India’s micro venture capital firms are at a crossroads a decade after first bursting onto the scene, as they fight for deals with larger investors who have increasingly gone deeper and earlier in a hyper-competitive startup ecosystem.
Micro VC funds such as Artha India Ventures, Unicorn India Ventures, GrowX Ventures and 100X.VC have typically operated in the space just above the angel investors and below that of early-stage venture capital firms, usually coming in as the first institutional cheques in early-stage startups that have gone past the ideation stage and are beginning to record early revenue.
The definition of micro VC funds remains fluid. In the United States, they are defined as funds managed by a single, or at best, a couple of general partners, with a small boutique investment thesis, and rarely charging management fees. In India, however, domestic micro VCs have typically raised between $30 million and $50 million.
The lines have blurred further over the last two years in India with the emergence of super angels and angel syndicates and as blue-chip venture capital funds such as Sequoia Capital, Accel Partners, Lightspeed Ventures, SAIF Partners and Orios Venture Partners have set up their respective seed-stage vehicles to get on to the cap tables of promising ventures before their valuations skyrocket.
“There has definitely been an increase in competition, because of programmes such as Surge, and others. We might lose out on the chance to invest because entrepreneurs may have the inclination to go to those funds,” Anil Joshi, founder and managing partner of Unicorn India Ventures, told ET.
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While Sequoia launched its rapid scale-up programme Surge in early 2019, Accel, which already operates an incubator programme LaunchPad, also kicked off ReBound, focused on second and third-time entrepreneurs in the same year. Home-grown investor Orios Venture Partners also launched Misfits last year, which invests $50,000-$1.5 million.
A number of micro VC fund managers admit that the emergence of marquee VC-backed programmes over the last two years have made the startup landscape trickier to navigate, which has therefore seen them adopt niche investment strategies, and also to scout for opportunities outside the metros.
For example, Unicorn India Ventures, which is currently investing out of its third fund – a Rs 400 crore vehicle and its largest till date – has backed two ventures that have emerged out of Kochi, while Delhi-based GrowX Ventures focuses primarily on the deep-tech space.
“The amount of work may have increased, but we have also been able to get better deals and better terms,” Joshi said.
The idea is to create a differentiated strategy, by betting on specific emerging segments, or even sub-segments, while simultaneously building a brand.
“Which means, when you back a particular enterprise in our target domain, we’re fairly well equipped to help them scale up. And, an entrepreneur likes that. That’s how they tend to pick people – Who is the best fit for me? That is our core,” said Ashish Taneja, partner at GrowX Ventures.
GrowX Ventures is currently investing out of its $30 million fund – its second – which is focused on deep-tech ventures, particularly those operating in the space technology and electric vehicle segments.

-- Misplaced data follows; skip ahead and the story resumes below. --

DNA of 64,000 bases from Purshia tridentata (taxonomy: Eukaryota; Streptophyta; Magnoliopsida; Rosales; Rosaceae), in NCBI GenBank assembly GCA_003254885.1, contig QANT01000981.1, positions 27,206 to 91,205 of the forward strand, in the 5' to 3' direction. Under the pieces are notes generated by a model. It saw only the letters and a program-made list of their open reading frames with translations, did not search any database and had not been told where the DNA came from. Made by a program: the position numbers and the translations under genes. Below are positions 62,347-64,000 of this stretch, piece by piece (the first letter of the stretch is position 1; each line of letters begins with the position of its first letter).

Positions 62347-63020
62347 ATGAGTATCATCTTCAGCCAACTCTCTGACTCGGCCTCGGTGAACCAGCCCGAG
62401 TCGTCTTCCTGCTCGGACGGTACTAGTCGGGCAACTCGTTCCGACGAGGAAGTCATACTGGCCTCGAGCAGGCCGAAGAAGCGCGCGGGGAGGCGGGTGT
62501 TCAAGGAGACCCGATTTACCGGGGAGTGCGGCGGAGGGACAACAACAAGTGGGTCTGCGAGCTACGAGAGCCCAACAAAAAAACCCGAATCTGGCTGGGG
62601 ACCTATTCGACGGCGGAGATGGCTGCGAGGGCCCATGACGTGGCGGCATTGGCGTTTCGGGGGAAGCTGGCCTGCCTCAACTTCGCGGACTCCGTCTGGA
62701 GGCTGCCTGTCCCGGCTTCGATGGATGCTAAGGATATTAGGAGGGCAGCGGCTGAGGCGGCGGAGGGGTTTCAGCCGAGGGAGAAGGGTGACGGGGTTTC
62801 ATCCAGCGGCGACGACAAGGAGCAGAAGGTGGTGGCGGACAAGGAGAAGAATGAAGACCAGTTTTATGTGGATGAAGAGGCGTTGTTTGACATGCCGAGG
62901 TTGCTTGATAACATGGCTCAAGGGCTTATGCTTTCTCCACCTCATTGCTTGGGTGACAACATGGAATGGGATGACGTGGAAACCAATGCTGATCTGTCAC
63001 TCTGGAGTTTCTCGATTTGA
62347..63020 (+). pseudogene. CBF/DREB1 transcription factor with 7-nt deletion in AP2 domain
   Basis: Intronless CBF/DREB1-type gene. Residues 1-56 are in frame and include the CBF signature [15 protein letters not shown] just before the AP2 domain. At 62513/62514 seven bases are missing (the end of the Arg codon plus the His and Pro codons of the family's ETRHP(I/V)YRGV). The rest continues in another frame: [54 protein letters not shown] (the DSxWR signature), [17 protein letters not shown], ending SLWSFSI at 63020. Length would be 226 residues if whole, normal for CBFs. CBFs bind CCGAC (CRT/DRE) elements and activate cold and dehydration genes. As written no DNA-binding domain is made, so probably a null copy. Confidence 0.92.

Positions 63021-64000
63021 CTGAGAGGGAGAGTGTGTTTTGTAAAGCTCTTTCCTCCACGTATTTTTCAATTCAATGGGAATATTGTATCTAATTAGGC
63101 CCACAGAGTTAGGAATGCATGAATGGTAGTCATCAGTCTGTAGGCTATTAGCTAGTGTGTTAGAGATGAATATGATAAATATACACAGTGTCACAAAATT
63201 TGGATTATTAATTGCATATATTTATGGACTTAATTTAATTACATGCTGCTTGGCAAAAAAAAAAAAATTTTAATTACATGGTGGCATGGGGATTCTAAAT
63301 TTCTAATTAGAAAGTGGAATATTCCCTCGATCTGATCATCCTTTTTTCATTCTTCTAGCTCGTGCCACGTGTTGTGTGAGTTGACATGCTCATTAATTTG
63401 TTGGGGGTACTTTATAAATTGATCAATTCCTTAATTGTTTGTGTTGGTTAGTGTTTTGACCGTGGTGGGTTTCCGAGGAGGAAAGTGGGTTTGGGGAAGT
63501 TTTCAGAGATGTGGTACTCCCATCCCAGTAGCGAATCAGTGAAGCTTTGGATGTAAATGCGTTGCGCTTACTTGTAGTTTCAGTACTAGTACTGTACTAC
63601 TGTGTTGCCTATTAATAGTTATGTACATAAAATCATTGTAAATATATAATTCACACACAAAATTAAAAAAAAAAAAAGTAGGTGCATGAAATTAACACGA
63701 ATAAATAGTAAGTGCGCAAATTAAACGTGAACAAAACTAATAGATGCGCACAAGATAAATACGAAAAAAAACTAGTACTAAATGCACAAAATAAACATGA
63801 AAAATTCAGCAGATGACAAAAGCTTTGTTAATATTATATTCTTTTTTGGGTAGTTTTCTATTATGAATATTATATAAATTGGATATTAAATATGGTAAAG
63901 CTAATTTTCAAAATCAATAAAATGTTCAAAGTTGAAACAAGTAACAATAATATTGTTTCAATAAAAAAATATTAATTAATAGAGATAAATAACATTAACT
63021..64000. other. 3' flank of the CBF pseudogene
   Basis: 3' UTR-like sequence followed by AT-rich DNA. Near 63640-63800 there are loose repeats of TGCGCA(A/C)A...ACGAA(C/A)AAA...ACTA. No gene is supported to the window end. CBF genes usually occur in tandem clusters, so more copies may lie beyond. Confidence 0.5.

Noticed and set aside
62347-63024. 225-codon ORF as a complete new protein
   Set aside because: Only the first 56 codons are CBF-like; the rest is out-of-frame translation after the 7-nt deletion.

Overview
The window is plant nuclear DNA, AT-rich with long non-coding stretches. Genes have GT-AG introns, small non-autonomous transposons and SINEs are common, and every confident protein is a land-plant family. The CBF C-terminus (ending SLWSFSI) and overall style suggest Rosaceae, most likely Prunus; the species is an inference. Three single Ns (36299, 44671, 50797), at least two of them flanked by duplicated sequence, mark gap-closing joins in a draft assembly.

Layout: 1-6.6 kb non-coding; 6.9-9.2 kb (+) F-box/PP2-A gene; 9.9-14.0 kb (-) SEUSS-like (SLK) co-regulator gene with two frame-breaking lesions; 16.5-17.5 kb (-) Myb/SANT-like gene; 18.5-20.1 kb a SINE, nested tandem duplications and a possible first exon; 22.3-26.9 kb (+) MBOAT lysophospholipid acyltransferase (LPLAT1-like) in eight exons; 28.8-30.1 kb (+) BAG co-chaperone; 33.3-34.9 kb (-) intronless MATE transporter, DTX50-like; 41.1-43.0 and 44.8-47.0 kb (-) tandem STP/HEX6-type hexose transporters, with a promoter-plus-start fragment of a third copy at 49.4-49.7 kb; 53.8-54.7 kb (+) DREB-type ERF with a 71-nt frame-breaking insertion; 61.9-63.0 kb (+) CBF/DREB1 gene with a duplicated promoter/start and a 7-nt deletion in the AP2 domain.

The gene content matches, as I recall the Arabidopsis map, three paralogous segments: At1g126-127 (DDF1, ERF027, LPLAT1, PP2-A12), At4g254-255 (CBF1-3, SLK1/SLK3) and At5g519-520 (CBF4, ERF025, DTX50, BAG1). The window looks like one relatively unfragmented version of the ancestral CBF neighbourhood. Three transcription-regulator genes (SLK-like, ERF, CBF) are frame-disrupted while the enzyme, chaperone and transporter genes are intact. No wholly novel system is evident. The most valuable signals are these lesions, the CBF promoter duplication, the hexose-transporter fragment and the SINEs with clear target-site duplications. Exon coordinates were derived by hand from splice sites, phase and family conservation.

That’s where Utsav Somani, who heads AngelList in India sees an opportunity.
“Micro VCs have to ensure that their average cheque sizes are at a point where they are seen as collaborative and not competitive. Even in the US, micro VCs never try to eat up the whole round or dominate the cap tables by themselves,” Somani said.
Last week, Somani launched iSeed Fund, which counts the likes of Naval Ravikant and Matrix Partners’ Josh Hannah as investors, which will look to make about 30 investments over the next three years, writing cheques of $50,000-$200,000.
Other fund managers, such as Anirudh Damani, who leads Artha Venture Fund, point out that micro venture funds are possibly the best option, not just for entrepreneurs, but also for investors looking to back funds.
“For anyone who’s looking to allocate capital to VC, you need to come in through a structure, where your money has power, and in this game, unless you have that, you’ll be kicked out way before you actually make any serious money,” Damani told ET.
And unlike angel investors, these funds tend to have their, and their LPs’ rights, protected when it comes to often hoary issues, such as dilution and liquidation preferences.
“We have seen cases where angel investors, or angel networks, have been strong-armed into exiting their portfolio companies… They’ve also had to give up a lot while negotiating for rights. You can’t do that with a fund,” Damani, an early investor in Oyo and Purplle, said.
“You could end up as the guy sitting by the wayside, because you were forced to give an exit at, say, Rs 800 crore, while the company ended up being valued at Rs 8,000 crore. While you got 30X, it really should have been 300X,” he added.
The outlook for micro VC funds is also different from the likes of mid-to-growth-stage funds. For instance, taking their portfolio companies all the way to an initial public offering, is almost never part of the plan.
“The thinking is to come in at the seed or pre-seed stage and go through two or three rounds and come out by the end of the Series C or D financing rounds. From that perspective, we’re quite okay, and I’m not worried about us being thrown out from the cap table,” Taneja said.
(Graphics by Rahul Awasthi)